Rosie in Yak



Every dog needs an $80 baby yak down, cabled sweater. Right?

Yes I know - I've gone over the deep end. But really I couldn't help it! We're traveling up to New Hampshire to visit the family for the holidays and it's COLD up there! After not living in the great Northeast for going on 10 years (has it really been that long?!) I have lost my New England heartiness to harsh weather. And my little poor yorkie is even worse than me in the cold. AND (!) I was scheduled to teach my cabled dog sweater class at WoolWinders Yarn Shop, so why not make her a special sweater for the trip.

So yes, the pattern is nice. It's my revamp of my basic dog sweater. Actually I've blogged about this cabled pattern before so I won't talk too much about it here. Instead I want to focus on this yarn.

Oh this lovely, lovely yarn.

Yak down is one of those luxury fibers that everyone is curious about but not many get the chance to play with. Lucky for me, WoolWinders recently started selling Reywa Fibers Embrace (100% Tibetan Yak Down).

So why is yak so exceptional? The qualities of yak fibers are unique because the undercoat (or down) is made up of fibers from around 14-22 microns and approximately 1-inch long. It is comparable to the softness of cashmere but because of the small fiber size, actually warmer than merino wool (some say 10-15% warmer!). Another aspect of the fiber is that there are tiny ringlets (also known as crimp) which gives a fabric knit or woven in spun yak down nice loft, warmth and softness. The scales of the fiber are in a unique wavey mosaic pattern which results in a smooth fiber that doesn't itch. And a big bonus is that there is no lanolin in yak. So the fiber is easy to clean and is hypoallergenic. Not to mention the natural breathability of the fiber allows garments to remain warm even when wet and can help the individual wearing it regulate temperature (warm or cool).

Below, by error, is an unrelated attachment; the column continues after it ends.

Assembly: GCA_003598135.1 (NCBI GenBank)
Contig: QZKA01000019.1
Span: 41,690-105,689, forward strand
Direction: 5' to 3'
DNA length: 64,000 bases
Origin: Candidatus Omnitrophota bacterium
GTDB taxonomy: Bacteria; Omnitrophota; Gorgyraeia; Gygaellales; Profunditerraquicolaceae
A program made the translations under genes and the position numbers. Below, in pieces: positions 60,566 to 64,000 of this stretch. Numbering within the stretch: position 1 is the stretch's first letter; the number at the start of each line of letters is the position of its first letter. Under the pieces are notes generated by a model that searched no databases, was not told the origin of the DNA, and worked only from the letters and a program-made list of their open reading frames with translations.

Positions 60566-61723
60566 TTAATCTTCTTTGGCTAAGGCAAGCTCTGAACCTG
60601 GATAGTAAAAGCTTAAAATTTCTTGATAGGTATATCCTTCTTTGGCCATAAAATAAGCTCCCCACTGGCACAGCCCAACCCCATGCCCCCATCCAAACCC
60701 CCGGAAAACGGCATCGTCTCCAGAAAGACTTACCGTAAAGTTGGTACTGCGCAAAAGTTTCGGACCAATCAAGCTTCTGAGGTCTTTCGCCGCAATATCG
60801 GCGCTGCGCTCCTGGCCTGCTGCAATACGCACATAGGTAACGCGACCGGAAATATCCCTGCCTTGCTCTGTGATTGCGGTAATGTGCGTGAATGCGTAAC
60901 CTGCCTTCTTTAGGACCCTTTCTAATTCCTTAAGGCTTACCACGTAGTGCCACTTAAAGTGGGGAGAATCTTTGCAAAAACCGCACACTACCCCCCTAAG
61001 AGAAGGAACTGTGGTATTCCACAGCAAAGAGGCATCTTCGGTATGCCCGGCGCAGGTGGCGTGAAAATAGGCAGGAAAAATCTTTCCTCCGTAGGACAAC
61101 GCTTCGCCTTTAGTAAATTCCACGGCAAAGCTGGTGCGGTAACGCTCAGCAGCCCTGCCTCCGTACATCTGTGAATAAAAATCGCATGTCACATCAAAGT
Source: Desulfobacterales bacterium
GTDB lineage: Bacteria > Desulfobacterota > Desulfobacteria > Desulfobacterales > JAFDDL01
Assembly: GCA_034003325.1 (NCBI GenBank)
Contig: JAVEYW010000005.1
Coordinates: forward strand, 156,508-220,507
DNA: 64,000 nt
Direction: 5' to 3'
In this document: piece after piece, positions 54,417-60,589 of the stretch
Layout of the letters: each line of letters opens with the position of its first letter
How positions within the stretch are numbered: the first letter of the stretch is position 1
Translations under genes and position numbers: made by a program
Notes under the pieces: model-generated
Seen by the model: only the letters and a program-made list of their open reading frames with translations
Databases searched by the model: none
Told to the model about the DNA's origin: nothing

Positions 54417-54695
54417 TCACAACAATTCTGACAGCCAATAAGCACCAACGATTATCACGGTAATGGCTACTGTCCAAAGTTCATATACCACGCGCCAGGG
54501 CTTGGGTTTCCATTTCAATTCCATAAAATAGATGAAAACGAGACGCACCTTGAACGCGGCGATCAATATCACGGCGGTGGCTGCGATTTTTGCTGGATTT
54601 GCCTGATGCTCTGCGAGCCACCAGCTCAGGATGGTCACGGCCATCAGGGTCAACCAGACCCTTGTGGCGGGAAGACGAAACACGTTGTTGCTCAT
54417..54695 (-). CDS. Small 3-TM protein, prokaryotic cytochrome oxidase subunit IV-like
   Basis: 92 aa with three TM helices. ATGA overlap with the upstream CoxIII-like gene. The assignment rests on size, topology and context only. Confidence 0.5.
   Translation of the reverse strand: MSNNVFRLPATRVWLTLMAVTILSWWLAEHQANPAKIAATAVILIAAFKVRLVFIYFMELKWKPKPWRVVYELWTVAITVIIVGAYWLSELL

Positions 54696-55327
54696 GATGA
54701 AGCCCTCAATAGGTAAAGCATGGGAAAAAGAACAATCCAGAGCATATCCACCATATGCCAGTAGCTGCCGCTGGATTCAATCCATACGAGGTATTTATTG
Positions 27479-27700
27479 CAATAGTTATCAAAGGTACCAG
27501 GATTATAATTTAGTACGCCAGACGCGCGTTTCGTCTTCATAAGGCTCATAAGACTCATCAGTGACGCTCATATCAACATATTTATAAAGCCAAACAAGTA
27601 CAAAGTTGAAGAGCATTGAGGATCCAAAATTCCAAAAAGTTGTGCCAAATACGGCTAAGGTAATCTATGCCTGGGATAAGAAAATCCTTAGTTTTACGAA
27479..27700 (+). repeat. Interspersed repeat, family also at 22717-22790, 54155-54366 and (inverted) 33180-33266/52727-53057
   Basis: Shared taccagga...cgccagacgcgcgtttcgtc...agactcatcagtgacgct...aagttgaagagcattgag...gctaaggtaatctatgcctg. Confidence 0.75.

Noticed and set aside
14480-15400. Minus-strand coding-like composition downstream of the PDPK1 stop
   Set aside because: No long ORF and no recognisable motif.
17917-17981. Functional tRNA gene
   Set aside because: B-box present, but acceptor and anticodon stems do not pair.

With all of these wonderful qualities, why don't we use more of this amazing animal fiber?! Well yak down is actually quite rare.

http://www.travel-watch.com/tabet.htm


The average yak produces only about a kilogram of fiber annually. And that includes the long guard hairs in addition to the down. Pair that with the fact that yaks tend to be found in more remote regions of the world (side note: there are some breeding ranches... but those are far and few between). Thus... you have an expensive (but rightfully so) fiber!

The yarn I used here was from Reywa Fibers. 'Reywa' means hope in Tibetan. The yarns from this company comes directly from the Tibetan Plateau and is made by the nomads of the region. Profits go directly back to the Tibetan communities. Actually Reywa Fibers have invested a lot back into the community and if you have a chance, read about it here.

So after all of that... am I mad about my $80 dog sweater? Nope. Not at all. Actually I held the yarn double, so really I probably could have created this sweater with 1 or 1.5 skeins but I wanted a heavy winter sweater for her. And with that she got:






She's not happy now but next week when we get up to New Hampshire, guess who is going to love this thick, warm, beautiful sweater?! 

Happy Holidays and keep warm (and go get some yak!).

Comments

John Forrester said…
We knit fabrics. We also dye those and fabrics. So, we should be always aware of the weather conditions. Therefore, we all use portable weather measuring instrument generally. weather shop for weather measuring instrument is the most reliable source to get it.